Also physician, engineer, you name it. But there are men for whom “I’m a man first, X second” is still the order of the day. These are the ones that need the work - the ones for whom machismo is a defining characteristic.

Slightly OT, I was once told that Aero Mexico had a high incidence of controlled flights into terrain due to the machismo of the pilots leading to fights and arguments in the cockpit. After experiencing that airline, I could believe it.



Should also work for politics and nationality and other irrelevant things. Then such differences are somewhere far enough to not interfere with the task (which can include “social relations” - with my “One Republican Friend” we have about as many ideological differences as there can be, but we’re engineers first and everything else a distant second and we have billions of others to politics-bicker about while too few to geek out with).


There’s lots of facts about my body and identity that I’ve never felt like I needed to hide or mitigate, or prove that this aspect of myself wasn’t more important to me than whatever task was at hand, even if I was actively bringing it up and telling people to change things because of my experience.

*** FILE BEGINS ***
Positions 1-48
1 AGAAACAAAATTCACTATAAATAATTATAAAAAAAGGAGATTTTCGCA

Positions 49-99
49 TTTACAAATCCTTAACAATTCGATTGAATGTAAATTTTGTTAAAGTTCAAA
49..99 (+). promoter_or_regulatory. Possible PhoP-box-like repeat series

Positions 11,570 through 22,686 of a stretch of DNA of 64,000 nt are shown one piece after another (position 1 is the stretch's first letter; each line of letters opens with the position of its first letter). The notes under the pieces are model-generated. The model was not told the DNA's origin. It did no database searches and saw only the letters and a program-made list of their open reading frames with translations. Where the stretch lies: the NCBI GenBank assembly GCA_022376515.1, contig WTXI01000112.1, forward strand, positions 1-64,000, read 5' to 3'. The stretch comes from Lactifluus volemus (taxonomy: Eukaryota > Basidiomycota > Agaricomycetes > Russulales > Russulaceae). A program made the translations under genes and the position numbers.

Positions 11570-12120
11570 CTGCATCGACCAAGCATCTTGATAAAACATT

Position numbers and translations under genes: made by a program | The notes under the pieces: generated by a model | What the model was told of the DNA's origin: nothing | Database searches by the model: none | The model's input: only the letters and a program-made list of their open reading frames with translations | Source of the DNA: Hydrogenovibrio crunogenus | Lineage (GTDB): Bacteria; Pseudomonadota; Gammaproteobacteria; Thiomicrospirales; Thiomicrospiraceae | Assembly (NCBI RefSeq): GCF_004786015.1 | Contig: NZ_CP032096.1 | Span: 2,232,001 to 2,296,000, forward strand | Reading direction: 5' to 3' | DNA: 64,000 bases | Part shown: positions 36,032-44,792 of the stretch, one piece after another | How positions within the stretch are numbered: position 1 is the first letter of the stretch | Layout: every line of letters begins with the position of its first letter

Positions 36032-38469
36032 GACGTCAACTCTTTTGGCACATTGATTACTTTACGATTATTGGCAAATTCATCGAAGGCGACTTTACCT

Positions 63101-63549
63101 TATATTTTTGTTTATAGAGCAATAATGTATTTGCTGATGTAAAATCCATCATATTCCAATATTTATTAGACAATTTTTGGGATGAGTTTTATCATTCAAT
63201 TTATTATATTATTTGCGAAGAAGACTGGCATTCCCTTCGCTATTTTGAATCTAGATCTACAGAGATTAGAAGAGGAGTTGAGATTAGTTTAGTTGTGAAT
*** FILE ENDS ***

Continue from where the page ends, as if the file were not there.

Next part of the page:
I’ve never said, for example, “I’m an artist first, 5’4” second" - even if I’m telling people that a shelf is out of my reach, or would be out of the reach of many about my height, I don’t feel like bringing it up shows I’m not committed enough to other aspects of who I am and what I do.

There’s other models for it not mattering besides minimizing it or pretending it doesn’t exist or is not also a part of the life we live - another model would be not caring, it’s there, it’s just a fact, I don’t need to rank it and diminish it, it just is, and will come up whenever those things affect what we do and what we make.


Throwing a cultural fit?
I’ll show myself out…


Irrelevantly reminds me of a Czech joke pre-1990.
Czech child: “I’ve got sweets”
Bulgarian child “I’ve got a Russian friend”.
Czech child “If I had a Russian friend I wouldn’t have any sweets either.”


I am uncertain of what exactly you mean by this, but I still think this is the most depressing thing I’ve read all day. Being uncomfortable in your own skin is not a healthy place to be.